Greg King

Five Stones

Juggling Elephants

istock_000005330534smallOccasionally, a book comes along that presents leadership concepts in a new and exciting way. That’s exactly what these authors have done. I was hooked from the introduction and didn’t quit reading until I finished the last sentence. The book I’m talking about is  Juggling Elephants: An Easier Way to Get Your Most Important Things Done-Now by Jones Loflin and Todd Musig. The tension the book creates is, “What do you do when your life feels like a three ring circus?” The authors do a great job of taking some key leadership thoughts and placing them into a memorable story.

Each year I always try to pause and take a hard 360 look of my life the past year. I think its fair to say that my life this past year has been a circus at times. I have struggled to balance my many responsibilities of husband,minister, Dad, boss, and friend while trying not to crack under the pressure. One of my biggest flaws I have is that I’m always trying to get everything done. You learn very quickly from the book that trying to get everything done is like juggling elephants…impossible. The premise of the book is for you to look  at your life the way in which a ringmaster looks at the many acts in his three ring circus.

The three rings in my circus consist of my professional ring, relationship ring,  and my self ring. The fact is the ringmaster cannot be in all three rings at once. When I read that line I realized this book had great potential to help me implement some changes I need to make for the new year. So many times this year I would be in my relationship circle with my kids and wife and would be mentally checked out because I was thinking about what I needed to do at church. Below are some of the key talking points you can find on the books website:

The result of trying to juggle elephants is that no one, including you, is thrilled with your performance.

The ringmaster cannot be in all three rings at once.

The key to the success of the circus is having quality acts in all three rings.

There is no shortage of acts for the circus.

The relationship between the ringmaster and the performers affects the quality of the circus.

Intermission is an essential part of creating a better circus performance.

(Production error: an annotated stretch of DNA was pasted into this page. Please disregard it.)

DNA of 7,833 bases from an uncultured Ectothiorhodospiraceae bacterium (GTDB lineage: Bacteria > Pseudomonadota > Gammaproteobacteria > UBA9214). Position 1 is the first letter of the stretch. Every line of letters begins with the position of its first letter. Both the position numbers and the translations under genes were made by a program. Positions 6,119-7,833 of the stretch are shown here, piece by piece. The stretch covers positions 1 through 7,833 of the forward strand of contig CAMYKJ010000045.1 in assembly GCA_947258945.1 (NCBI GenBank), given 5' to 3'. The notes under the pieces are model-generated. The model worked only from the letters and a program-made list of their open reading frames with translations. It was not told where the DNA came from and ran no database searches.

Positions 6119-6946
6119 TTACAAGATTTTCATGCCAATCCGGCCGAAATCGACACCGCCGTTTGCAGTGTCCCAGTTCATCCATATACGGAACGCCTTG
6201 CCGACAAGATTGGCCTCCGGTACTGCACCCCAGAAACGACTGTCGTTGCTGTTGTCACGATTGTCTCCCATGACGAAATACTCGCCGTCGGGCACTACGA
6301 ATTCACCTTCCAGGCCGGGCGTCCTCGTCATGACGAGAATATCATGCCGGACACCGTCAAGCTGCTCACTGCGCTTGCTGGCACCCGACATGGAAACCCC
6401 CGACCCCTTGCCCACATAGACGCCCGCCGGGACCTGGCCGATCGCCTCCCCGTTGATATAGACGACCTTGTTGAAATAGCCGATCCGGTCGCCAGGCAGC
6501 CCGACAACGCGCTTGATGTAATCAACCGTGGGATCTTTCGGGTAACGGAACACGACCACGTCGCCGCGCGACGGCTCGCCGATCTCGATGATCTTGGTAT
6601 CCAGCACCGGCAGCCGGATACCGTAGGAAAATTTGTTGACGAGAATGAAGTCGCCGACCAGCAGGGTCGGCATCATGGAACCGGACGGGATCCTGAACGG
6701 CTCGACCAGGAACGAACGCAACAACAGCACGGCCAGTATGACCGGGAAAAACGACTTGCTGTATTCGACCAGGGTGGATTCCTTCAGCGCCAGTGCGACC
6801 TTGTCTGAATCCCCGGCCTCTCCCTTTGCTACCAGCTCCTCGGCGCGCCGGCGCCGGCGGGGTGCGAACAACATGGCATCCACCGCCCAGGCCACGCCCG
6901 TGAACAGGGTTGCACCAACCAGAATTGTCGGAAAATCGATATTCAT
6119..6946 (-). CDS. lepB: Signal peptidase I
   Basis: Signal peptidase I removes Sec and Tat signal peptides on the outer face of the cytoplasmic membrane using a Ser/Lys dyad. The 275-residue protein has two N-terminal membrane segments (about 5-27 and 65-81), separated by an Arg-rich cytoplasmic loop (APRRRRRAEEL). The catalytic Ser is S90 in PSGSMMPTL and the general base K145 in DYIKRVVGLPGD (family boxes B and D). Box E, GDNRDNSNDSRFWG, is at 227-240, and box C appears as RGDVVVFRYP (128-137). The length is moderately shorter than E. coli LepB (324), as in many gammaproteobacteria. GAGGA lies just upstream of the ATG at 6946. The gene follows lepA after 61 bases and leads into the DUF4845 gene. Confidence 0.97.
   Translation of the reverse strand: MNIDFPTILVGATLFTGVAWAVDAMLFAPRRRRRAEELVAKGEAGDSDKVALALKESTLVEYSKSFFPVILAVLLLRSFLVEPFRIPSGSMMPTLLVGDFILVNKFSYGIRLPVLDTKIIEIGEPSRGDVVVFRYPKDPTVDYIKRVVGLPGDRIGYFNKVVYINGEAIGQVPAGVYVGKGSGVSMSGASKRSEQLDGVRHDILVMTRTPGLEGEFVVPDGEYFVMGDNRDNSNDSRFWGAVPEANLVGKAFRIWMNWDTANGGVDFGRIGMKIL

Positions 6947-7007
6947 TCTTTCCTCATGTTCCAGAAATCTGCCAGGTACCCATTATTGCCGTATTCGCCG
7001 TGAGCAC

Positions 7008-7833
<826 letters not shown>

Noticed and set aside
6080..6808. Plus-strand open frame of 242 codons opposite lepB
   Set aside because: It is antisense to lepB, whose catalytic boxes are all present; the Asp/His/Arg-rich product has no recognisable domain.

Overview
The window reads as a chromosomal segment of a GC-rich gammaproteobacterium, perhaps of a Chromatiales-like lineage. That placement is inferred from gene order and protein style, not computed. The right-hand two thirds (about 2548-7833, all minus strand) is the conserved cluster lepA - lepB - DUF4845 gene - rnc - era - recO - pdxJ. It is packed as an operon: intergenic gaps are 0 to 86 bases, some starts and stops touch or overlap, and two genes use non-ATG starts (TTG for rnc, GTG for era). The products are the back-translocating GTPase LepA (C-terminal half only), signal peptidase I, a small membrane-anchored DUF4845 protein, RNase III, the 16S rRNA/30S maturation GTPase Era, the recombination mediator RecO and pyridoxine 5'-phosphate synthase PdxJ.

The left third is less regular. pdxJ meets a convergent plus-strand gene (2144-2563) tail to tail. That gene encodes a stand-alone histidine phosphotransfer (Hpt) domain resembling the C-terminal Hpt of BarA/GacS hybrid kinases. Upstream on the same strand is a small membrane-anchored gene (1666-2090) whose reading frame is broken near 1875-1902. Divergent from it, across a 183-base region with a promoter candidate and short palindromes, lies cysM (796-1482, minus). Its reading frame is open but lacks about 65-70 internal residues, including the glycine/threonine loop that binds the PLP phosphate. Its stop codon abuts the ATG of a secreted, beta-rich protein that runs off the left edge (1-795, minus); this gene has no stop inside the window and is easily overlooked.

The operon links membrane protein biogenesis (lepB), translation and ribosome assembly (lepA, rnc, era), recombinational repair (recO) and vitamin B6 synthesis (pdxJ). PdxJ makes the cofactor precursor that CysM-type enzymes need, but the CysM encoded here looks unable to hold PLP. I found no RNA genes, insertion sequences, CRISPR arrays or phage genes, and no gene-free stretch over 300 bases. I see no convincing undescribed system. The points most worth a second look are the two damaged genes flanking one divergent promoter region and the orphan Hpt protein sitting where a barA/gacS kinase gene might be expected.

Your circus is only as good as your last performance.

I will be posting on some of the things that I want to see happen in my three circles over the next month. If you are looking for a book to help you manage your personal circus and can handle one more book using a story to tell a story then I would highly recommend this book. I actually just finished my second reading on it last night. Can you tell I need to make some changes in my circus?

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December 29, 2008 - Posted by | Leadership, Life

1 Comment »

  1. Pastor Greg, Juggling Elephants? Yes, the roles I have myself in (wife, mother, teacher, mentor, sister, friend) do feel like elephants when I am trying to do the juggling.
    But am I to juggle? I can’t juggle. I’ve tried and tried. But in my failed attempts, I am beginning to realize that I am not suppose to juggle. I only have to make sure I’m where the Master is sending me.
    How? Your first essay shows the way. When I put spending quality time with the Master as my first priority – hen, He will guide me to the ring where He wants me. There I can be at ease, knowing He has the other rings covered.
    When I don’t put time with Him first, when I don’t go to Him early in the morning and ask for directions, but rather jump right into juggling, all the balls drop. Like this Christmas… it was an emotional disaster, a spiritual disaster. Why? I was juggling – trying to be all to all and no one felt loved. Poor performance!
    Can I do this all the time? Yes, but I don’t. The goal – from out of being with the Master, may He mold me to be what He needs me to be in the rings He has called me to.
    No juggling… I can’t juggle. I drop the balls and no one feels His love.

    Comment by Bettie Green | January 10, 2009 | Reply


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